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GPs should review stable prostate cancer patients every six months, suggests NICE

GPs should take over responsibility for following up with stable prostate cancer patients and offer them six-monthly reviews, NICE has suggested.

The current NICE guideline recommends that prostate cancer patients remain under hospital care for at least two years from when their PSA levels were first measured as stable, however NICE now wants patients transferred to primary care after just six months.

This forms part of new draft guidelines for prostate cancer, which also says general practice should manage patients where there is a low suspicion of prostate cancer, or where tests have confirmed prostate cancer but no treatment has been recommended.

The draft recommendations, published last week, said that following prostate cancer treatment, and after the initial six months’ follow up, secondary care clinicians should ‘consider a non-hospital based follow-up strategy for people with a stable PSA who have had no significant treatment complications’.

GPs should invite these patients to have their PSA levels checked ‘at least every six months for the first two years’ and then ‘at least once a year’ following that, NICE added.

GPs should also take responsibility for patients with a low level of suspicion for prostate cancer – those who have negative MRI or biopsy results - according to the guidelines.

For those without biopsy results, PSA follow-ups should be performed at six months and then every year, while those with negative results should have follow-ups every two years.

In addition, NICE wants GPs to take on the follow-up treatment for patients who have prostate cancer but who are not in treatment - patients on a ‘watchful waiting regimen with no curative intent’ - offering these PSA testing 'at least once a year'.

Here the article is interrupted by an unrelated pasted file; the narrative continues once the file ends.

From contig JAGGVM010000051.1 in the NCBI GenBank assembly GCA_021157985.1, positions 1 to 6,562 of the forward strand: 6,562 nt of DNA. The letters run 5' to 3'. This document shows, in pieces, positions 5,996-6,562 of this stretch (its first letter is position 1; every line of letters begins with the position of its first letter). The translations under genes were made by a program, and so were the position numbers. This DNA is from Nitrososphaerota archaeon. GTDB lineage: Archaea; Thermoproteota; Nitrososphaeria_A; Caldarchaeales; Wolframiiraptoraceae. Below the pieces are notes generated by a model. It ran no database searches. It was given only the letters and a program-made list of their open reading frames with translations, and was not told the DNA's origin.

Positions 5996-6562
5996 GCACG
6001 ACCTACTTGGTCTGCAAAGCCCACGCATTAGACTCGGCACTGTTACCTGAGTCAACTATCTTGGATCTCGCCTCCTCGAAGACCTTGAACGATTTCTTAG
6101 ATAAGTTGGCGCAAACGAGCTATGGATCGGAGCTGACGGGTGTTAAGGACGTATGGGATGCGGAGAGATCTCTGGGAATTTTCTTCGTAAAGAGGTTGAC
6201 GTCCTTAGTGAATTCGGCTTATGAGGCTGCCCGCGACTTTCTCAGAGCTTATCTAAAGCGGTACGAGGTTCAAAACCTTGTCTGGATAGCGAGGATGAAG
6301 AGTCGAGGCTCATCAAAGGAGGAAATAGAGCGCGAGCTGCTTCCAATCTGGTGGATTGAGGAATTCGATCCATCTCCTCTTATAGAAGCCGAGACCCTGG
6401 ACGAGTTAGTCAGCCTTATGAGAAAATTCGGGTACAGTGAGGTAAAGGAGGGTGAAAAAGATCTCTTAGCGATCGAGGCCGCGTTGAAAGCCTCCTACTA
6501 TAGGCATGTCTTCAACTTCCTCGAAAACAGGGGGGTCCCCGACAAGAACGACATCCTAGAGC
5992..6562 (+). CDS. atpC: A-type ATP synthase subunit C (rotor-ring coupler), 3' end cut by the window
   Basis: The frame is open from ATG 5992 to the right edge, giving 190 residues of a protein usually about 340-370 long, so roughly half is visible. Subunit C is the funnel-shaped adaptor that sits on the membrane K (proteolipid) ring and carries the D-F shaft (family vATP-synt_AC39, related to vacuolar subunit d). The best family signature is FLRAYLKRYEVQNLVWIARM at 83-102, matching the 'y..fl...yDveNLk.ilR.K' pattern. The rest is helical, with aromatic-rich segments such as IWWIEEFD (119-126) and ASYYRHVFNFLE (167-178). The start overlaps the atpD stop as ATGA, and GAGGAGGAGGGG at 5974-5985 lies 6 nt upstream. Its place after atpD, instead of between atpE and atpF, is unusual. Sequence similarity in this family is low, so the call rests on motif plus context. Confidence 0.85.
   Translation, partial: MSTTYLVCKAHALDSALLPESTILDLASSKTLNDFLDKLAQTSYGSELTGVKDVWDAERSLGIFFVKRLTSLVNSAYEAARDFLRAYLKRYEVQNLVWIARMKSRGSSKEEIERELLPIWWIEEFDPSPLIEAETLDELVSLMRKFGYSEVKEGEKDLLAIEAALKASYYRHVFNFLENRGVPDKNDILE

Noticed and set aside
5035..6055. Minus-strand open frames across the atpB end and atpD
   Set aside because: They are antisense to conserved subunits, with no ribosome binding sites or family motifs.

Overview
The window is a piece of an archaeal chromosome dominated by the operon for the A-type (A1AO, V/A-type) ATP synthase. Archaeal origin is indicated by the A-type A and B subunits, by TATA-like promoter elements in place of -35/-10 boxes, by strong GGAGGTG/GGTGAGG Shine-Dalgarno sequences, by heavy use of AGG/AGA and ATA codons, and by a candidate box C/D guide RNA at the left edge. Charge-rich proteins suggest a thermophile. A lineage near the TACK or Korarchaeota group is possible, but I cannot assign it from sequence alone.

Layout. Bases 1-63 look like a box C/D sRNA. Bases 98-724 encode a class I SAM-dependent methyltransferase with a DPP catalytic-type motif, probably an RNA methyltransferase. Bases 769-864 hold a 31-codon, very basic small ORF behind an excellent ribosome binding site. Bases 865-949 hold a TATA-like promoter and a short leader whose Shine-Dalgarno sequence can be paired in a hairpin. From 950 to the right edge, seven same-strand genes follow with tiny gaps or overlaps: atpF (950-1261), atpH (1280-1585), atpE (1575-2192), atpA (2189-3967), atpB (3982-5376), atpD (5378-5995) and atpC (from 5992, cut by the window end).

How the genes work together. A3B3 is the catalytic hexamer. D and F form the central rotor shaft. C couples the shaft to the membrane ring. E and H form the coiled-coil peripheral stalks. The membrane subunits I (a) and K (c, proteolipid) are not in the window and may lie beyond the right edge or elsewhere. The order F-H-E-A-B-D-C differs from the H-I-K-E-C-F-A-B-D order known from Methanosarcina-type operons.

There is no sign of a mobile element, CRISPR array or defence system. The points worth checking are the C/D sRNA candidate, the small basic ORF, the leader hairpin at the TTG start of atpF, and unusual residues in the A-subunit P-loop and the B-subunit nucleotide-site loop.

BMA GP Committee clinical and prescribing policy lead Dr Andrew Green said: 'What is vital is that the out-of-hospital care is done through a properly commissioned scheme which ensures that patients do not get lost to follow-up and are cared for with adequate resources.

'There are good examples of this happening in many areas, often aided by dedicated IT which can guide non-specialists as to the importance of any biochemical changes found.'

The new guidance comes at the same time as a new study suggests GPs should lead prostate cancer patient follow-ups to reduce workload for urologists and improve continuity of care.

The study, published last week in the BJGP Open, suggests that GPs should lead prostate cancer patient follow-ups to reduce workload for urologists and improve continuity of care.

The research tested the feasibility of a GP-led prostate cancer follow-up pathway with a small cohort, and concluded that it was 'successful' and warranted a 'larger study to provide evidence for the (cost-)effectiveness' of such a pathway.

Recommendations in full:

If the MRI or biopsy is negative:

  • For people who have a raised PSA, and MRI Likert score of 1 or 2 and have not had a prostate biopsy, repeat PSA test at 3–6 months and:
    • offer prostate biopsy if there is a strong suspicion of prostate cancer (for example, PSA density greater than 0.15 ng/ml/ml or PSA velocity greater than 0.75 ng/year, or strong family history), taking into account their life expectancy and comorbidities
    • discharge the person to primary care if the level of suspicion is low: advise PSA follow-up at 6 months and then every year, and set a level for primary care at which to re-refer based on PSA density 2 (0.15 ng/ml/ml) or velocity (0.75 ng/year). [2019]
  • For people who have a raised PSA, an MRI Likert score of 1 or 2 (or a 4 contraindication to MRI), and negative biopsy, repeat PSA at 3–6 months and:
    • offer prostate biopsy if there is a strong suspicion of prostate cancer (for example, PSA density greater than 0.15 ng/ml/ml or PSA velocity greater than 0.75 ng/year, or strong family history), taking into account their life expectancy and comorbidities
    • discharge the person to primary care if the level of suspicion is low: advise PSA follow-up every 2 years, and set a PSA level for primary care at which to re-refer, based on PSA density (0.15 ng/ml/ml) or velocity (0.75 ng/year). [2019]

Follow ups:

  • Check PSA levels for all people with prostate cancer who are having radical treatment no earlier than 6 weeks after treatment, at least every 6 months for the first 2 years, and then at least once a year after that. [2019]